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1 January 2008 In vivo optical imaging of CD13/APN-expression in tumor xenografts
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The metalloexopeptidase CD13/aminopeptidase N (APN) has been shown to be involved in cancer angiogenesis, invasion, and metastasis. Therefore, a CD13/APN–targeted NGR-peptide was labeled with the cyanine dye Cy 5.5 and applied to image tumor xenografts with different APN-expression levels using both planar and tomographic optical imaging methods. In vitro, the peptide-dye conjugate showed a clear binding affinity to APN-positive HT-1080 cells, while negative MCF-7 cells and predosing with the free NGR-peptide revealed little to no fluorescence. In vivo, tumor xenografts (n≥5) were clearly visualized by two-dimensional (2-D) planar fluorescence reflectance imaging (FRI) and three-dimensional (3-D) fluorescence mediated tomography (FMT) up to 24 h after injection. FMT also allowed us to quantify fluorochrome distribution in deeper tissue sections, showing an average fluorochrome concentration of 306.7±54.3 nM Cy 5.5 (HT-1080) and 116.0±18.3 nM Cy 5.5 (MCF-7) in the target tissue after 5 h. Competition with the free NGR-peptide resulted in a reduction of fluorochrome concentration in HT-1080 tumor tissue (195.3±21.9 nM; 5 h). We thus conclude that NGR-Cy 5.5 combined with novel tomographic optical imaging methods allows us to image and quantify tumor-associated CD13/APN expression noninvasively. This may be a promising strategy for a sensitive evaluation of tumor angiogenesis in vivo.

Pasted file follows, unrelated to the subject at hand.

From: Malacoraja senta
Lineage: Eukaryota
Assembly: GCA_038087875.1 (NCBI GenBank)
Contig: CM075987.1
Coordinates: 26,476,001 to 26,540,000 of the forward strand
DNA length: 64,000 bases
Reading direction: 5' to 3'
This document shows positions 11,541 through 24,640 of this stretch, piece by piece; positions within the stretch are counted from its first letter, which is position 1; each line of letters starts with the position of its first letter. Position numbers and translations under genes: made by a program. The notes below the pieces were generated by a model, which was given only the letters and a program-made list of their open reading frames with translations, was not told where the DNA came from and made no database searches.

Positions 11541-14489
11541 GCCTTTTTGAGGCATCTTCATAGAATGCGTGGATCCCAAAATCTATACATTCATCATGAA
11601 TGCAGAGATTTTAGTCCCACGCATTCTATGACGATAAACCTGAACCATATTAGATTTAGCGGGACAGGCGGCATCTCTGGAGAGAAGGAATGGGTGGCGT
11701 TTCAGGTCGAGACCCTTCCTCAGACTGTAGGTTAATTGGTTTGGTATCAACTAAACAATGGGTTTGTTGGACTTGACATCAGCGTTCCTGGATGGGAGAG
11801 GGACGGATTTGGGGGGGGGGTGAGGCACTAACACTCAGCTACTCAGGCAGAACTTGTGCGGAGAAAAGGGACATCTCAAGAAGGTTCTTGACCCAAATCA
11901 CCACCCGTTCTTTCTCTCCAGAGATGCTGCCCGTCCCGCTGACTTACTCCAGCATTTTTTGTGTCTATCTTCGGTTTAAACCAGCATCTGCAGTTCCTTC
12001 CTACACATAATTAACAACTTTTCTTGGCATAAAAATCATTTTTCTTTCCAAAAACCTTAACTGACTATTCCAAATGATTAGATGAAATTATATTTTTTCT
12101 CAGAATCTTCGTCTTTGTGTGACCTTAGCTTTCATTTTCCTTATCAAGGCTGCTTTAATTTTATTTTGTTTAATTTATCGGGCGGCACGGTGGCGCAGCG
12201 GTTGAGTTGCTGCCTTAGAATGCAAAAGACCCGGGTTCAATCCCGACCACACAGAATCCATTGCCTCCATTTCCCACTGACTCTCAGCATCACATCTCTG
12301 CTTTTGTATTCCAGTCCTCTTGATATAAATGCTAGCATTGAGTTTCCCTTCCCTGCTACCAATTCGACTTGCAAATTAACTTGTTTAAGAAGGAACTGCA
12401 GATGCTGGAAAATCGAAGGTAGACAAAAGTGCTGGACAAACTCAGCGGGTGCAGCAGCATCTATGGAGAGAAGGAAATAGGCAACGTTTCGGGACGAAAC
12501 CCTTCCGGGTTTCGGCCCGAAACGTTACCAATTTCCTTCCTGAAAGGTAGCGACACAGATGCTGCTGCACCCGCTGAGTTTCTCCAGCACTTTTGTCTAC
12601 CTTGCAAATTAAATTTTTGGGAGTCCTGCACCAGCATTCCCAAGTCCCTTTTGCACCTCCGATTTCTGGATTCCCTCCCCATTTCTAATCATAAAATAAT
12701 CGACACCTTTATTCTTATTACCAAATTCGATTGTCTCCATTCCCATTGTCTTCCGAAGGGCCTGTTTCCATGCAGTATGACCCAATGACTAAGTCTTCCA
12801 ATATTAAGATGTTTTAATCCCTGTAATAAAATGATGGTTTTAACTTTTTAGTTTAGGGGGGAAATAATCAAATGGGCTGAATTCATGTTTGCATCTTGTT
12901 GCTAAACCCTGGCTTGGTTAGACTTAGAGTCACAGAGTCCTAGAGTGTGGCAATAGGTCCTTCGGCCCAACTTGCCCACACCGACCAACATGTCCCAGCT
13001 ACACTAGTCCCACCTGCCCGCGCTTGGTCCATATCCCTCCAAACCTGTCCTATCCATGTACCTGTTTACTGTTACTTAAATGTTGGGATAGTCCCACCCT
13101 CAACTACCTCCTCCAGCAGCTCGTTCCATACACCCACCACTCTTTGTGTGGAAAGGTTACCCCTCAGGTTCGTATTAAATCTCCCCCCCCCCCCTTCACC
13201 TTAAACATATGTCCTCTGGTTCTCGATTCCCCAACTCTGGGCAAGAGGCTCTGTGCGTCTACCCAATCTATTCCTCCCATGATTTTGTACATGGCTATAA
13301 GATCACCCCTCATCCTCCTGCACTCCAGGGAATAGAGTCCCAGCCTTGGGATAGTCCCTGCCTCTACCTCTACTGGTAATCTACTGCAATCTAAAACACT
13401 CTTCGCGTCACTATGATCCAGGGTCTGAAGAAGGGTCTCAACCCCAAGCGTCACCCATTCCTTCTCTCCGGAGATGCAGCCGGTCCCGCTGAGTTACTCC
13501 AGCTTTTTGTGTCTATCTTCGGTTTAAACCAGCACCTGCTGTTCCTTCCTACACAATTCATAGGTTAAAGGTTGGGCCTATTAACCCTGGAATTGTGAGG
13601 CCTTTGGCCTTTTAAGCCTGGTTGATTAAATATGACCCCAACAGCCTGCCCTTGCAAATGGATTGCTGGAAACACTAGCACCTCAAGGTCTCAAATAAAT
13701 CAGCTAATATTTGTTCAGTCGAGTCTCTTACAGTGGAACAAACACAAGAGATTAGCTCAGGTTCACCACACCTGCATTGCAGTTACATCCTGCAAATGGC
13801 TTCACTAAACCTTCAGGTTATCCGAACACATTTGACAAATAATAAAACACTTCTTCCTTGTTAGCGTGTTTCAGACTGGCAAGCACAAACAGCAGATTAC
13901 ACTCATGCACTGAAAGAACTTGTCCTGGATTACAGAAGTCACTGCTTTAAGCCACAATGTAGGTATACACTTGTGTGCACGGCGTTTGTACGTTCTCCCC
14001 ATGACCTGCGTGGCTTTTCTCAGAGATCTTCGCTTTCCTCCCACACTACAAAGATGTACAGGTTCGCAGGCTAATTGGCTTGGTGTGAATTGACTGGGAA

Optical imaging is a desirable technique for in vivo cancer diagnostics since it is a highly sensitive, inexpensive imaging method that can potentially resolve relevant oncological target structures in vivo.1 With the injection of a fluorescent compound (fluorochrome), optical imaging allows specific tagging of particular receptors, antibodies, genes, or drugs, thereby measuring compound biodistribution and pharmacokinetics and hence leading to a better understanding of these processes.1, 2, 3, 4 Combining new quantitative fluorescence imaging methods with target specific fluorochromes facilitates the visualization and quantification of specific receptor expression in vivo. Especially, fluorescence mediated tomography (FMT) as a newly emerging optical imaging technique has been shown to be capable of resolving fluorescence signatures three-dimensionally and quantitatively.5, 6, 7, 8, 9

The CD13/aminopeptidase N (APN) is a metalloexopeptidase that removes unsubstituted, N-terminal amino acids with neutral side chains (Ala> Phe> Leu> Gly) from peptides and amide or arylamide derivatives of amino acids.10 APN has been shown to be involved in cancer angiogenesis, invasion, and metastasis.11, 12, 13 A unique peptide that contains the NGR (asparagine-glycine-arginine)-motive binds to APN in tumor vasculature.12, 14 Tumor homing peptides containing the NGR motive, such as CNGRC and GNGRG, have been used for delivering cytokines, chemotherapeutic drugs, apoptotic peptides, and liposomes to a CD13 isoform, highly secreted on the surface of various tumor cells and tumor blood vessels. 12, 14, 15, 16, 17, 18, 19, 20 Taking this into account, we chose a cyclic NGR peptide labeled with the cyanine dye Cy 5.5 for measuring and quantifying tumor homing of the conjugate with FMT, thereby comparing this technique with conventionally used fluorescence reflectance imaging (FRI) methods. Specific tumor targeting of the cyclo-[Cys-Asn-Gly-Arg-Cys]-Gly-Lys-Cy 5.5 conjugate (NGR-Cy 5.5) was measured on HT-1080 fibrosarcoma and MCF-7 adenocarcinoma cell assays in vitro and on tumor xenografts in vivo.


Materials and Methods


Synthesis and Characterization of NGR-Cy 5.5